I have just read a very cogent retrospective piece that Tony Hoare has written for the October 2009 issue of CACM to mark the 40th anniversary of the publication of his seminal paper An axiomatic basis for computer programming. (This is the first article he wrote as an academic. Not a bad way to start, is it?) It is a read that I thoroughly recommend and that I'll make available to the students who are now taking my course on the semantics of programming languages. I am posting an excerpt from that viewpoint article on industrial vs. pure research in computer science since it may be of interest to readers of this blog. I pass the word to Tony.
"Pure academic research and applied industrial research are complementary, and should be pursued concurrently and in collaboration. The goal of industrial research is (and should always be) to pluck the 'low-hanging fruit'; that is, to solve the easiest parts of the most prevalent problems, in the particular circumstances of here and now. But the goal of the pure research scientist is exactly the opposite: it is to construct the most general theories, covering the widest possible range of phenomena, and to seek certainty of knowledge that will endure for future generations. It is to avoid the compromises so essential to engineering, and to seek ideals like accuracy of measurement, purity of materials, and correctness of programs, far beyond the current perceived needs of industry or popularity in the market-place. For this reason, it is only scientific research that can prepare mankind for the unknown unknowns of the forever uncertain future.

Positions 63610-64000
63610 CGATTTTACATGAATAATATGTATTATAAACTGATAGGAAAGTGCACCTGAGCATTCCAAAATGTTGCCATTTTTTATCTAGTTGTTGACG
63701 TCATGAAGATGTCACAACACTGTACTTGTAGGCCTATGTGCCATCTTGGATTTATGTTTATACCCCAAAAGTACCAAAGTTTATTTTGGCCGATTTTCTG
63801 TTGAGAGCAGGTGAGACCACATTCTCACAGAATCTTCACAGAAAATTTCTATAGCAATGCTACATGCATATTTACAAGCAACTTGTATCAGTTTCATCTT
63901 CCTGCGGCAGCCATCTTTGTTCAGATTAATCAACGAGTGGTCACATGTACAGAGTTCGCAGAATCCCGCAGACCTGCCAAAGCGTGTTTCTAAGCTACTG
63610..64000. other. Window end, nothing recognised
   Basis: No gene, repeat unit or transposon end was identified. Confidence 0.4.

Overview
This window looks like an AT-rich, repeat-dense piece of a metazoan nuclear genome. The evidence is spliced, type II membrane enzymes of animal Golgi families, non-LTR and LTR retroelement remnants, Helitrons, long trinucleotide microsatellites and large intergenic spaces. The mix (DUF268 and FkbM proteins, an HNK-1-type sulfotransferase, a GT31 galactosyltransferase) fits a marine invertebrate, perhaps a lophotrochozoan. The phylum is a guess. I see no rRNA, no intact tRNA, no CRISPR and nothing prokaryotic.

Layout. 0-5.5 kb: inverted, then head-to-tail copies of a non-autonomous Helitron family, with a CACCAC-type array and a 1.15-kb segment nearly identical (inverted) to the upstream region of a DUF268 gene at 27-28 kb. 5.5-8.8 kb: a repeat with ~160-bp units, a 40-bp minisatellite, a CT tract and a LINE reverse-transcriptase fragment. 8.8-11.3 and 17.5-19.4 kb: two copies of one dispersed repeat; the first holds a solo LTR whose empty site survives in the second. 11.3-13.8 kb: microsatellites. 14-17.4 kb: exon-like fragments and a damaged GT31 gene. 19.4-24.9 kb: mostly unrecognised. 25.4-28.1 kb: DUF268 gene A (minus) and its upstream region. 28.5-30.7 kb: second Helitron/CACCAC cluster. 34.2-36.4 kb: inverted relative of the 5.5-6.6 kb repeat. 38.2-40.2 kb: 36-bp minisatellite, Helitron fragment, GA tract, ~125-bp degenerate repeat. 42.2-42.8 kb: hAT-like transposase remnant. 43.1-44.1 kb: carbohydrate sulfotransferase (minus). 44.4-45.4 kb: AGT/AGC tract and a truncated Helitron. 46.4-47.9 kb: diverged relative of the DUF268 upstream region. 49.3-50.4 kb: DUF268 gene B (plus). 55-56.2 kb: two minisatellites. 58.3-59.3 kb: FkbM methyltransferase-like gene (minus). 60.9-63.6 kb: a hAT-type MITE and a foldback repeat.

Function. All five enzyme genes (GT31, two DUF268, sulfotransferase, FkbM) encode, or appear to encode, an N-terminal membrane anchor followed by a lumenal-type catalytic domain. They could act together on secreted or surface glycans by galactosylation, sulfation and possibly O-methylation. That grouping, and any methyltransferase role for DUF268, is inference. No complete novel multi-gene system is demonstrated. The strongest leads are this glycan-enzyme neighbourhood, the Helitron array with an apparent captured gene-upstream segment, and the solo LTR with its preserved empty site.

So I believe there is now a better scope than ever for pure research in computer science. The research must be motivated by curiosity about the fundamental principles of computer programming, and the desire to answer the basic questions common to all branches of science: what does this program do; how does it work; why does it work; and what is the evidence for believing the answers to all these questions? We know in principle how to answer them. It is the specifications that describe what a program does; it is assertions and other internal interface contracts between component modules that explain how it works; it is programming language semantics that explains why it works; and it is mathematical and logical proof, nowadays constructed and checked by computer, that ensures mutual consistency of specifications, interfaces, programs, and their implementations. There are grounds for hope that progress in basic research will be much faster than in the early days. I have already described the vastly broader theories that have been proposed to understand the concepts of modern programming. I have welcomed the enormous increase in the power of automated tools for proof. The remaining opportunity and obligation for the scientist is to conduct convincing experiments, to check whether the tools, and the theories on which they are based, are adequate to cover the vast range of programs, design patterns, languages, and applications of today's computers. Such experiments will often be the rational reengineering of existing realistic applications. Experience gained in the experiments is expected to lead to revisions and improvements in the tools, and in the theories on which the tools were based. Scientific rivalry between experimenters and between tool builders can thereby lead to an exponential growth in the capabilities of the tools and their fitness to purpose. The knowledge and understanding gained in worldwide long-term research will guide the evolution of sophisticated design automation tools for software, to match the design automation tools routinely available to engineers of other disciplines."